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iStock // Ekaterina Minaeva
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Man Buys Two Metric Tons of LEGO Bricks; Sorts Them Via Machine Learning
May 21, 2017
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iStock // Ekaterina Minaeva

Jacques Mattheij made a small, but awesome, mistake. He went on eBay one evening and bid on a bunch of bulk LEGO brick auctions, then went to sleep. Upon waking, he discovered that he was the high bidder on many, and was now the proud owner of two tons of LEGO bricks. (This is about 4400 pounds.) He wrote, "[L]esson 1: if you win almost all bids you are bidding too high."

Mattheij had noticed that bulk, unsorted bricks sell for something like €10/kilogram, whereas sets are roughly €40/kg and rare parts go for up to €100/kg. Much of the value of the bricks is in their sorting. If he could reduce the entropy of these bins of unsorted bricks, he could make a tidy profit. While many people do this work by hand, the problem is enormous—just the kind of challenge for a computer. Mattheij writes:

There are 38000+ shapes and there are 100+ possible shades of color (you can roughly tell how old someone is by asking them what lego colors they remember from their youth).

In the following months, Mattheij built a proof-of-concept sorting system using, of course, LEGO. He broke the problem down into a series of sub-problems (including "feeding LEGO reliably from a hopper is surprisingly hard," one of those facts of nature that will stymie even the best system design). After tinkering with the prototype at length, he expanded the system to a surprisingly complex system of conveyer belts (powered by a home treadmill), various pieces of cabinetry, and "copious quantities of crazy glue."

Here's a video showing the current system running at low speed:

The key part of the system was running the bricks past a camera paired with a computer running a neural net-based image classifier. That allows the computer (when sufficiently trained on brick images) to recognize bricks and thus categorize them by color, shape, or other parameters. Remember that as bricks pass by, they can be in any orientation, can be dirty, can even be stuck to other pieces. So having a flexible software system is key to recognizing—in a fraction of a second—what a given brick is, in order to sort it out. When a match is found, a jet of compressed air pops the piece off the conveyer belt and into a waiting bin.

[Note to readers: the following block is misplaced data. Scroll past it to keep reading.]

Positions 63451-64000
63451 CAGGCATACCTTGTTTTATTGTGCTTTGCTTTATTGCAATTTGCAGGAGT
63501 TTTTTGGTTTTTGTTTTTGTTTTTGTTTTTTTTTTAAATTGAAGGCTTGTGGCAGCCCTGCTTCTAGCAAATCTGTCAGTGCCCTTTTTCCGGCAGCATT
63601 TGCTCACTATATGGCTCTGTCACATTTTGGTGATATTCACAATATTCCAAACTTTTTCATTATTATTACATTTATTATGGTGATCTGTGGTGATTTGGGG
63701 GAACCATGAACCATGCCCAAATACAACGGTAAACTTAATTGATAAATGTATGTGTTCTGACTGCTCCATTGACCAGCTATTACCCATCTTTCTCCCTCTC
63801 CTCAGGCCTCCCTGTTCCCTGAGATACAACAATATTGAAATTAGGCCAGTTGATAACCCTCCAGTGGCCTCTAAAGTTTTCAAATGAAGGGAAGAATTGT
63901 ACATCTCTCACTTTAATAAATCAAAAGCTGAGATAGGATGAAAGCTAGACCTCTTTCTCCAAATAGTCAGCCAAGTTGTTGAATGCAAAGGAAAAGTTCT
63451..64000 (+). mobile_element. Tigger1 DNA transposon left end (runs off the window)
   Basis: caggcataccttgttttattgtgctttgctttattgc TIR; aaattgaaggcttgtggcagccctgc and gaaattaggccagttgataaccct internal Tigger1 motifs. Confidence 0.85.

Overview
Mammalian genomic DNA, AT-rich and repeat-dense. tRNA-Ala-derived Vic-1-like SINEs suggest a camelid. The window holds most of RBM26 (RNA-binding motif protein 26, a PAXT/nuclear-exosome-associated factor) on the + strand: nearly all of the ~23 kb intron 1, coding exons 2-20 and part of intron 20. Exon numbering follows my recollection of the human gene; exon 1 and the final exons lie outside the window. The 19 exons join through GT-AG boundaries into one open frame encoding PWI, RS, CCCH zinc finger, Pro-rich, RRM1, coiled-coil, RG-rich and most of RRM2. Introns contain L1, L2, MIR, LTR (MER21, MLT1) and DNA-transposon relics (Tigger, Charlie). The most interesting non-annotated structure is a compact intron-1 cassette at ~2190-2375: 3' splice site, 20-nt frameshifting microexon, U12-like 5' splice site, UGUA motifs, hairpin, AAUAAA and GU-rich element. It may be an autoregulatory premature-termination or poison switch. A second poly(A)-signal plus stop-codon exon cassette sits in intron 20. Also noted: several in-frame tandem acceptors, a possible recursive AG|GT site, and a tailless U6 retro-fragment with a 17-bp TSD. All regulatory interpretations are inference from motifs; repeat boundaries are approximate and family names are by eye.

After much experimentation, Mattheij rewrote the software (several times in fact) to accomplish a variety of basic tasks. At its core, the system takes images from a webcam and feeds them to a neural network to do the classification. Of course, the neural net needs to be "trained" by showing it lots of images, and telling it what those images represent. Mattheij's breakthrough was allowing the machine to effectively train itself, with guidance: Running pieces through allows the system to take its own photos, make a guess, and build on that guess. As long as Mattheij corrects the incorrect guesses, he ends up with a decent (and self-reinforcing) corpus of training data. As the machine continues running, it can rack up more training, allowing it to recognize a broad variety of pieces on the fly.

Here's another video, focusing on how the pieces move on conveyer belts (running at slow speed so puny humans can follow). You can also see the air jets in action:

In an email interview, Mattheij told Mental Floss that the system currently sorts LEGO bricks into more than 50 categories. It can also be run in a color-sorting mode to bin the parts across 12 color groups. (Thus at present you'd likely do a two-pass sort on the bricks: once for shape, then a separate pass for color.) He continues to refine the system, with a focus on making its recognition abilities faster. At some point down the line, he plans to make the software portion open source. You're on your own as far as building conveyer belts, bins, and so forth.

Check out Mattheij's writeup in two parts for more information. It starts with an overview of the story, followed up with a deep dive on the software. He's also tweeting about the project (among other things). And if you look around a bit, you'll find bulk LEGO brick auctions online—it's definitely a thing!

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Name the Author Based on the Character
May 23, 2017